Administrators, liquidators and trustees are constantly faced with the question of whether to admit one or another proof of debt for voting purposes at meetings of creditors. Sometimes the answers are easy. In most cases the claimant will provide sufficient information to show the existence and quantum of a claim. Sometimes they attach nothing and the claim can easily be rejected.
Sometimes however the question is not so easy. In corporate matters, practitioners are guided by regulation 5.6.23 that says:
(2) A creditor must not vote in respect of:
(a) an unliquidated debt; or
(b) a contingent debt; or
(c) an unliquidated or a contingent claim; or
(d) a debt the value of which is not established;
unless a just estimate of its value has been made.
This places the onus of making two decisions on the practitioner, whether to admit the claim at all given the information attached, and – if it is to be admitted – for what value.
Keep in mind that these claims are often not received until the day before or the day of the meeting, and just as often relate to a dispute or legal action that is in some advanced stage. The practitioner then has to make a decision that could effect the voting at the meeting, a decision that is likely to be disputed by at least some parties at the meeting, and do so in a short amount of time and based solely on information that they have just been provided.
We recently asked Mark Martin, an experienced Brisbane barrister, to present a paper on this topic at our Queensland state conference. Mark’s paper referred to Selim v McGrath  47 ACSR 537 and comments by Barret J.
“So too, it seems to me, reg 5.6.23, in requiring a just estimate of value to me made, does not contemplate that the chairperson or administrator will undertake any detailed inquiry. He or she will do the best that can be done by reference to the factual material the claimant furnishes, view in the total context with the decision-maker is dealing. If that material provides reasonable grounds, within that context, for ascribing a particular figure, the chairperson or administrator is no doubt expected to accept that position. If, on the other hand, there is little or no material from which a conclusion as to value can be drawn, a just estimate may be zero or perhaps the nominal amount or $1, assuming that admission is warranted at all.”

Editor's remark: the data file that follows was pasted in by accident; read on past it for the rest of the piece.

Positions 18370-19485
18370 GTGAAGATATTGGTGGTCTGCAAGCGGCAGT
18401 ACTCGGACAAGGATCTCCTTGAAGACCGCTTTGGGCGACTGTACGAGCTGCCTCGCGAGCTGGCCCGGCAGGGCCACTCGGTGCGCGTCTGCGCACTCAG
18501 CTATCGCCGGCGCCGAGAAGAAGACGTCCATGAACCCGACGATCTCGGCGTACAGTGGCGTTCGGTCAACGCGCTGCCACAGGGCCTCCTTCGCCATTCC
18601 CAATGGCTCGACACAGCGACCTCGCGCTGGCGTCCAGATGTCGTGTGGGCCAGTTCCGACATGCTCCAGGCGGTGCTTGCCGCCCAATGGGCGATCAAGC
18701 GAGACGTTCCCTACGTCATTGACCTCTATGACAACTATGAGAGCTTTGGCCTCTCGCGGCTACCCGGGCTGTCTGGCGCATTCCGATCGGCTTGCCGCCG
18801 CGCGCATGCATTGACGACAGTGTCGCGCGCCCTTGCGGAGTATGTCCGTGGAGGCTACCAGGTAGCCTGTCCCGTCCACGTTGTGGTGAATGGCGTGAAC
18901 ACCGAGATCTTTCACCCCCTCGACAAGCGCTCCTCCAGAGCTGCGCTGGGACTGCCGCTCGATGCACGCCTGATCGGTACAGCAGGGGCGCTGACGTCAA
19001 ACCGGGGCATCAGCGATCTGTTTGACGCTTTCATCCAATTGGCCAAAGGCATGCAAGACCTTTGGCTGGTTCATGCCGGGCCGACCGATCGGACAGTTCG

These comments seem to confirm the ability to admit a debt for a nominal $1 amount. This policy has been adopted by many practitioners in the past, but others have doubted the right to do so under the regulation that says a just estimate must be made or the claim rejected.
Practitioners will still to have to make decisions on the admittance of proofs of debt based on information provided by claimants and under circumstances that are less than ideal. It is also inevitable that some of these decisions will be referred to the Courts.
Mark Martin’s paper can be viewed on the Library page of our website.